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Brunch becomes an experience

Di Antonio Caneva, 3 Ottobre 2003

Almost 40 years ago I worked in Heidelberg, Germany, for the officers’ club of the seventh American army in Europe. It was an interesting experience; the club was a re-enactment of USA living, from the composition of menus to the food, which was delivered straight from the States. I was young and curious about everything, and was particularly struck by learning about Sunday brunch. My curiosity was further aroused by the fact that I had difficulty understanding the word itself, until some good soul explained to me that it was a contraction of “breakfast” and “lunch”. Since then I have always enjoyed this type of meal, and I recall with pleasure having brunch at the English restaurant at MGM in Las Vegas, at the Hayatt in Frankfurt accompanied by a St Louis-style light orchestra, and a glorious Sunday at the Forum Hotel in Budapest (which I think now has another name) where a sumptuous brunch was accompanied by an orchestra (an orchestra, not a band) playing evergreen music.
Until a few years ago, the word brunch was virtually unknown in Italy, and hotels have only recently embraced this meal, in a creative spirit. At Sol Melià in Milan, for example, the tasting of food is gladdened by the sound of classical guitars, while at the Marriott the sound of harp music accompanies your meal.
While this is happening in Italy, many foreign countries have already gone beyond this, and a new approach is spreading where brunch is no longer a buffet, but a cuisine event.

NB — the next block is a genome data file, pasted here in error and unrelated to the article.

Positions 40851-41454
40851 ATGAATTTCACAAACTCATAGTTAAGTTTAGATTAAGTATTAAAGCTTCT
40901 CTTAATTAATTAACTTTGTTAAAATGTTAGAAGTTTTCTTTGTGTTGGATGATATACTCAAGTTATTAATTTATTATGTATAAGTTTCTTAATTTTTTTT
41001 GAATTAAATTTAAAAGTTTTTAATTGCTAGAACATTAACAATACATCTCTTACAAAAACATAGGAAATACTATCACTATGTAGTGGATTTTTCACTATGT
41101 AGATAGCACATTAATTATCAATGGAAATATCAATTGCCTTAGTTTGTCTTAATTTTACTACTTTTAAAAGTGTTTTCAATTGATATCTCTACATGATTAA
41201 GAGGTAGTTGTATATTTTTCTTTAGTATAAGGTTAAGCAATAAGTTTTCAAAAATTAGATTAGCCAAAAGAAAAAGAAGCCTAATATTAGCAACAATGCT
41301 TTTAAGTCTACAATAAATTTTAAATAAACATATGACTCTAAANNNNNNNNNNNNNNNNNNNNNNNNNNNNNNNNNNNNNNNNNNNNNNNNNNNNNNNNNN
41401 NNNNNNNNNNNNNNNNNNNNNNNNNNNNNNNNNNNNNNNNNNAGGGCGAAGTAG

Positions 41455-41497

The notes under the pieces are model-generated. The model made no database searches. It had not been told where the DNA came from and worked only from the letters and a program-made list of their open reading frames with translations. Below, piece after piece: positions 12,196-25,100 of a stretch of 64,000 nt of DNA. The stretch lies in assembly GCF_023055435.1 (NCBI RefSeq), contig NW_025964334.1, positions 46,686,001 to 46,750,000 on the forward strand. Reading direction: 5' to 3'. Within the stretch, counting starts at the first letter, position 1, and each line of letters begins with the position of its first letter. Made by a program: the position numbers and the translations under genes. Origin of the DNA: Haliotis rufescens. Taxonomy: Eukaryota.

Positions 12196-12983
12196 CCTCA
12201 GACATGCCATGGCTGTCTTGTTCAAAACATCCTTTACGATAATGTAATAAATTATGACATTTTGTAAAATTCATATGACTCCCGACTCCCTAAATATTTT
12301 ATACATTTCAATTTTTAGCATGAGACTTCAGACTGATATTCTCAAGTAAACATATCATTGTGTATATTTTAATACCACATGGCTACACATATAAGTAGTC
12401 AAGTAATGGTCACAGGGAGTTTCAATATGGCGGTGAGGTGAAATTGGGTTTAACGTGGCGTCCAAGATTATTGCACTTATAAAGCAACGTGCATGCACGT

The Four Seasons of New York, in search of new proposals to compete on the difficult New York market, has found its winning move in a menu that samples six dishes; on Sundays they currently serve about 150 people at US$ 45, with 60% of customers from the city and 50% regulars. In New Orleans – in keeping with the eccentric nature of this city – they have instead organised a Drag Queen show which, according to the restaurant general manager Roberto Rizzuto, has been extremely successful both in terms of attendance and for the purpose of organisation. Because people come to see the show, says Mr. Rizzuto, they all tend to come punctually, and in so doing, they facilitate the kitchen work.
Brunch is opening up new prospects and may play a significant role for Italian restaurants, particularly for hotel restaurants, which are currently making an effort to attract external customers like in other countries.

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